Performance measurement by small and medium enterprises in Cape Metropolis, South Africa

  • Released On
    Wednesday, 11 May 2016
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  • DOI
    http://dx.doi.org/10.21511/ppm.14(2).2016.05
  • Article Info
    Volume 14 2016, Issue #2, pp. 46-55
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High failure rate of small and medium enterprises (SMEs) has been partly attributed to the use of inappropriate performance measures. This study seeks to determine the types of performance measures employed by SMEs, purpose for which performance measures are used, perceived effectiveness of performance measures used and factors that may inhibit SMEs from using both financial and non-financial performance measures.
Data are collected using a questionnaire and analyzed using descriptive and inferential statistics. The findings of this study reveal that most of the sampled SMEs measure their performance using both financial and non-financial performance measures, albeit financial performance measures are used more frequently than the non-financial ones. Of the financial performance measures, the most popular ones are sales growth, cash flows, operating income and net profit margin. The most popular non-financial measures are customer focused. These include response time, customers’ satisfaction, percentage of repeat customers and customers’ complaints.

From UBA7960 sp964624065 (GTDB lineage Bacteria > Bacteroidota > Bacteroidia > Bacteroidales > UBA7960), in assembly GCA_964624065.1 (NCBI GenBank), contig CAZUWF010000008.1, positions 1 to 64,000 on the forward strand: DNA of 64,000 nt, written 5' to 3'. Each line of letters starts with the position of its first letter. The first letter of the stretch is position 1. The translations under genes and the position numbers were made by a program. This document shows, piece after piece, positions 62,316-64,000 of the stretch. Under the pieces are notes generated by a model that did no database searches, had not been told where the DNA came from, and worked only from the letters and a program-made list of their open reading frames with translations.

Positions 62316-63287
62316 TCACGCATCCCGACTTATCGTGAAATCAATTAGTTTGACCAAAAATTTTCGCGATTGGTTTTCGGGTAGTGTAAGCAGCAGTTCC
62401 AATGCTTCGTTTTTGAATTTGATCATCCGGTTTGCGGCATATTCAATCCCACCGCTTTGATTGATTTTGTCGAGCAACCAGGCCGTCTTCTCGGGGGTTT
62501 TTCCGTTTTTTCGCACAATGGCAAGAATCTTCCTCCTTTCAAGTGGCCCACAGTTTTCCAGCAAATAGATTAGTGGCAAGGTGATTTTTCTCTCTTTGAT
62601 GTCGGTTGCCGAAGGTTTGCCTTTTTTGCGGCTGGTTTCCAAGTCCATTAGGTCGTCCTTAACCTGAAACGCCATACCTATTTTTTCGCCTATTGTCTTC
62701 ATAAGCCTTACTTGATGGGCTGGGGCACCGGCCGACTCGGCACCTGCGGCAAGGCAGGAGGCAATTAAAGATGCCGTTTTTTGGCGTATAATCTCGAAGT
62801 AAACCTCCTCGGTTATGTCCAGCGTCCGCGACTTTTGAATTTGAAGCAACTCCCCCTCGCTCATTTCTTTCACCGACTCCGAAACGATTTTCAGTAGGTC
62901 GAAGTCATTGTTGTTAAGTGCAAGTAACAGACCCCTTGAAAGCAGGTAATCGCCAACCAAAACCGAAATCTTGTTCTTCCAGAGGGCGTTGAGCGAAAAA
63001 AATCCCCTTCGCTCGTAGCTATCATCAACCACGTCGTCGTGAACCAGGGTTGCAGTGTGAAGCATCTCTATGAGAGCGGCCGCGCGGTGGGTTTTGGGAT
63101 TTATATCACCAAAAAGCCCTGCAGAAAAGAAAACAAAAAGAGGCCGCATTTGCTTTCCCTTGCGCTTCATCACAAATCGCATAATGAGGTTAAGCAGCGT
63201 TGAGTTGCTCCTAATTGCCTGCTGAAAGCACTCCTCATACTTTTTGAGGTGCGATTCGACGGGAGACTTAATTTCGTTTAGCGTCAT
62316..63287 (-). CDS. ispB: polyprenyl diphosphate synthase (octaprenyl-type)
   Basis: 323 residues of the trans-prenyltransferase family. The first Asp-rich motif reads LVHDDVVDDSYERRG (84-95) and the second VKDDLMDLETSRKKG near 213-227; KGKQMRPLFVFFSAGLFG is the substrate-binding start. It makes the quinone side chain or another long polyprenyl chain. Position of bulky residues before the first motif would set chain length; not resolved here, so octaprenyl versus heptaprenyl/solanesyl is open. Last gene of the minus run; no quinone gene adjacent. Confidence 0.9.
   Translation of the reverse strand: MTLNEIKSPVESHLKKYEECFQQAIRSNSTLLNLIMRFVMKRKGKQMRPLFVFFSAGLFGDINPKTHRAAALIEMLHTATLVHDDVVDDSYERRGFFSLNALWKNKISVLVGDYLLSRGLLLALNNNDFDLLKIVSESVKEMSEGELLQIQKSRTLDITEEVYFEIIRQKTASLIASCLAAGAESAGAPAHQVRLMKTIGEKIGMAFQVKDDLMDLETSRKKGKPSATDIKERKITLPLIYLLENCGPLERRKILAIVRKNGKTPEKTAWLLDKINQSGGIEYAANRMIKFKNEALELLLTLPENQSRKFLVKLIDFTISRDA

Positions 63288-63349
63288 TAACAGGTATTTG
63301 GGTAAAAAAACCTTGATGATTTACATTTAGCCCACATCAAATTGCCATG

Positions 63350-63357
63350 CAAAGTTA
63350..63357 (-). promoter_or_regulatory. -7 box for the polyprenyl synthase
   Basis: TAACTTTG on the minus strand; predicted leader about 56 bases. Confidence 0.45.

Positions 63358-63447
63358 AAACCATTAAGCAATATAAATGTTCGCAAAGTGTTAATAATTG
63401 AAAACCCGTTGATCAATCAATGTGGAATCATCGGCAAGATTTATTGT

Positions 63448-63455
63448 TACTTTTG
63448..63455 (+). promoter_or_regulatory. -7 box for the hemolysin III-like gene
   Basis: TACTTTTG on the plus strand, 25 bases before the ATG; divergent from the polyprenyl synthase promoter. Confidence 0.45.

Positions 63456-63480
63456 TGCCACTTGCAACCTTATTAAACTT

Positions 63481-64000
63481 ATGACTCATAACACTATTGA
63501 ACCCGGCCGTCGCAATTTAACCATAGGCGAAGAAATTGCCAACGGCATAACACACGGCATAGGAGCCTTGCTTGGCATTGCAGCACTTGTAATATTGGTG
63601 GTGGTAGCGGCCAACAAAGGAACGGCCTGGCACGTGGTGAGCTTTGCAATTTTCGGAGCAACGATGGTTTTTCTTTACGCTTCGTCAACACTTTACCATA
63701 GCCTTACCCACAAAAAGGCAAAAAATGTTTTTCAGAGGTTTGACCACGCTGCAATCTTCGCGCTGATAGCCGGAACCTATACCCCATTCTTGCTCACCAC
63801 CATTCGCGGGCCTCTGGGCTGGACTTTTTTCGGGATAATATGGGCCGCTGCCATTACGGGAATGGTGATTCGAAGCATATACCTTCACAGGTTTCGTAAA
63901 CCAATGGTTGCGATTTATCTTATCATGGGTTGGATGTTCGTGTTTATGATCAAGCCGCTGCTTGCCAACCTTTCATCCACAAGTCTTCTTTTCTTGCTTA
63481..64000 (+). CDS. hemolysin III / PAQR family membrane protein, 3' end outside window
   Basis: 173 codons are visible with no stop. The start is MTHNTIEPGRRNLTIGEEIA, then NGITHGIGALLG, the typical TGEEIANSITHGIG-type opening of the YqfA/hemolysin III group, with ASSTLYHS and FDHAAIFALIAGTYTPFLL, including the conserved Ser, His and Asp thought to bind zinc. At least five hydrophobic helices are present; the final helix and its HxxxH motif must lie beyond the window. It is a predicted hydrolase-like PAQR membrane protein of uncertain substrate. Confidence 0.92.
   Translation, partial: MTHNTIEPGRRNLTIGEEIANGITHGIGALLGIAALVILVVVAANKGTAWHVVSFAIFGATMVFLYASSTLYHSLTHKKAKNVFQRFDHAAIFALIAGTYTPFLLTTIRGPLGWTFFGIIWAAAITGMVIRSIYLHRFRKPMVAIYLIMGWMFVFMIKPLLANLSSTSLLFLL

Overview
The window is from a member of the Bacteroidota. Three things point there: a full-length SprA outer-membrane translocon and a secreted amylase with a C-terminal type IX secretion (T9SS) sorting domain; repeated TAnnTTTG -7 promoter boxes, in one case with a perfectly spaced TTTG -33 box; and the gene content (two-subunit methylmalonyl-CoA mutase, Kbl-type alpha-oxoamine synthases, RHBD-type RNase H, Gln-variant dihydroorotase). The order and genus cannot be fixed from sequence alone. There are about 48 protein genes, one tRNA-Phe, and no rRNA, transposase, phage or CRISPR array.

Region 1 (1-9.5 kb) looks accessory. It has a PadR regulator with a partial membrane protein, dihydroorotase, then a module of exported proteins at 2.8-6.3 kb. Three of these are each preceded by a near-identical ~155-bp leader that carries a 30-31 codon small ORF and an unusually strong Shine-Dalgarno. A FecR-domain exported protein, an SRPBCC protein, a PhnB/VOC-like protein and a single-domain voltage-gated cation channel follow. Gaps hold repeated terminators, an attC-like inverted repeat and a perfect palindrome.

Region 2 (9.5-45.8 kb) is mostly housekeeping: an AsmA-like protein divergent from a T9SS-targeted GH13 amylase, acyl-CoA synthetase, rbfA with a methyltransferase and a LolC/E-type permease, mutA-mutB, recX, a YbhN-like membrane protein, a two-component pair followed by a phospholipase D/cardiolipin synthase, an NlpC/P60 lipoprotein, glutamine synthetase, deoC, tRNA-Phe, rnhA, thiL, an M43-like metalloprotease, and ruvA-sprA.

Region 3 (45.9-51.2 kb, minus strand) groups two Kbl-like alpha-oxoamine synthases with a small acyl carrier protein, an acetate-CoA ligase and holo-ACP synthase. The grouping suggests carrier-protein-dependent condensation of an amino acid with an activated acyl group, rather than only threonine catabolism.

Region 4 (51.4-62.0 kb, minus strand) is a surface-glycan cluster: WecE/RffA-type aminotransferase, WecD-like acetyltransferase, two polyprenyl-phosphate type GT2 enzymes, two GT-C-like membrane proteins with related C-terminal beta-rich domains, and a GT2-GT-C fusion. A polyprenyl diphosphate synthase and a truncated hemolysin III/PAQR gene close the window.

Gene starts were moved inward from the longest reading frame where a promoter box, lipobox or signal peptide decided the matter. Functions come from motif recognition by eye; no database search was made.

The findings also reveal that performance measurement reports are used by the sampled SMEs mostly for monitoring the business, gauging the performance of the business, improving business processes, identifying problems and optimizing the use of resources. The findings further reveal that the performance measures used are perceived to be effective but that the lack of awareness, qualified personnel, top management support, required resources such as computers, had, to some extent, inhibit SMEs from using the appropriate performance measures.
This study not only fills in the gap in the literature on performance measurement by SMEs, but also provides invaluable insights on the extent to which these entities use different performance measures. These insights could inform future government interventions meant to avert the high failure rates of these entities and also aid SMEs to gauge their performance measurement practices with a view to adopt the best practices or avoid factors that could inhibit them from using these practices

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